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FEED YOUR BRAIN is our phrase for everything we do to inspire and enable a healthier generation through learning and information. In our stores, we have Feed Your Brain menus, Feed Your Brain wallpaper and now we have our first online example – our Feed Your Brain blog!

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>3 Tips to Make Eating Occasional Junk Food AOK

At Organic Avenue, we believe balance is the key to a healthy lifestyle. While eating lots of alkaline-forming fruits and vegetables is a surefire way to promote optimal health, treating yourself to an indulgence on a regular basis is also part of taking care of yourself.

Luckily, there are high-quality treat options like dark chocolate and kale chips, both which contain lots of nutrients. But if you decide to go “off the rails” and indulge in something delicious that is not comprised of nature’s finest, here are few healthy eating hacks:

Big Kale Salad and Fine & Raw chocolate

Eat the treat after eating something healthier.  The best options are raw salads or any dish with raw vegetable components. The enzyme-containing water content and fiber of the veggies will help you digest the heavier food that follows (burger, slice of pizza, scoop of ice cream, etc.)  Filling up on the nutrient-dense vegetables first will help you feel fuller faster, and you may end up craving a smaller portion of the treat.

- Consume the treat after dinner or as dinner.  Eating the treat closer to bedtime will give your body the needed time to digest the indulgence overnight before another meal enters the system for processing in the morning. For those concerned with weight management, some studies have shown that eating in the evening has no impact on weight gain or loss (when compared to eating earlier in the day), and may actually promote fat loss.  Consuming less than ideal food in the middle of the day may rob your body of the energy it needs to function optimally, hence the midday food coma so many folks suffer from.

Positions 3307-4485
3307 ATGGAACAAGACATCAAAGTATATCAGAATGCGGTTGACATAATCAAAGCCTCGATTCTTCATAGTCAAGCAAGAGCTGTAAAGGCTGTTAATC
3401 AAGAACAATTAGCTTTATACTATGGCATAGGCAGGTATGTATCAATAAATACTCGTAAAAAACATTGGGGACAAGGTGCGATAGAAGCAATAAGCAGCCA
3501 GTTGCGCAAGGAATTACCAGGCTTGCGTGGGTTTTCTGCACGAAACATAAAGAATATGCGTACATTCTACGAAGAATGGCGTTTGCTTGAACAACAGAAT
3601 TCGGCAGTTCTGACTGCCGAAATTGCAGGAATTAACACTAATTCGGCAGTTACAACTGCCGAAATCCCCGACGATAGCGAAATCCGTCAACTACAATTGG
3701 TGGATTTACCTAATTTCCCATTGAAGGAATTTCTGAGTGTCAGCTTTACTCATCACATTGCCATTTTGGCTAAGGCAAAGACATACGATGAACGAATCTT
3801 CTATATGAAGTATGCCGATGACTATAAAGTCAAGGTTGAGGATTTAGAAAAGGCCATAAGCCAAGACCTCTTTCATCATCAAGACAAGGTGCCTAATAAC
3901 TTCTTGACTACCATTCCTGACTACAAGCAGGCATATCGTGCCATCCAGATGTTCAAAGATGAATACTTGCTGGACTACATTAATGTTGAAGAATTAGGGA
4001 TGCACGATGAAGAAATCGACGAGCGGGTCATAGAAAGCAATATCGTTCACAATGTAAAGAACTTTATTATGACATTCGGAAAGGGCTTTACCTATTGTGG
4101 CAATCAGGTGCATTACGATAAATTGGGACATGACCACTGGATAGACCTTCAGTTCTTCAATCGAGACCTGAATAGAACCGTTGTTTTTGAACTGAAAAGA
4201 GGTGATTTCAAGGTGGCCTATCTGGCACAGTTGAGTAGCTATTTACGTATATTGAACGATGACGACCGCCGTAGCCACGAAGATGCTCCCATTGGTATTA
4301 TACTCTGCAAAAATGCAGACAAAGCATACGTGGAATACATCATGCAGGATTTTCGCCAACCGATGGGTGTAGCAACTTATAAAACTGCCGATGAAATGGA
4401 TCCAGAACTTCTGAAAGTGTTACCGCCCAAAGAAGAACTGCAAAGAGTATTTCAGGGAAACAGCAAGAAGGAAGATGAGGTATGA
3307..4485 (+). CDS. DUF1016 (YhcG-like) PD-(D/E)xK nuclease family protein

- Eat the treat slowly. Take your time with each bite. Savor each as it is the last. Be sure to chew thoroughly as this will not only stretch out your “reward,” giving your brain a chance to catch up with your stomach, but will help your body process the treat faster as well.

All things in moderation leads to happier life.  Be sure to eat well the majority of the time, but when you feel like indulging, do not deprive yourself. Use these healthy eating hacks and get the best of both worlds.

>Healthy Oreos Are the Perfect Halloween Treat

Healthy oreosHealthy Oreos sounds like an oxymoron.  After all, store-bought Oreos are constructed with processed wheat, dairy, high fructose corn syrup, partially hydrogenated oils and a laundry list of other confusing ingredients. No wonder these gluten-ridden cookies can be as addictive as cocaine!

 

I am here to tell you that you can not only replicate America’s most popular cookie (100 years and running!), but you can create a delicious version that contains more protein and fiber, with considerably less calories, fat, carbohydrates and sugar. Plus, my healthy Halloween version uses unprocessed plant-based ingredients, contains no preservatives, additives, GMO’s, or added colors or flavorings. They are delicious, relatively easy to make and easy on your digestive system.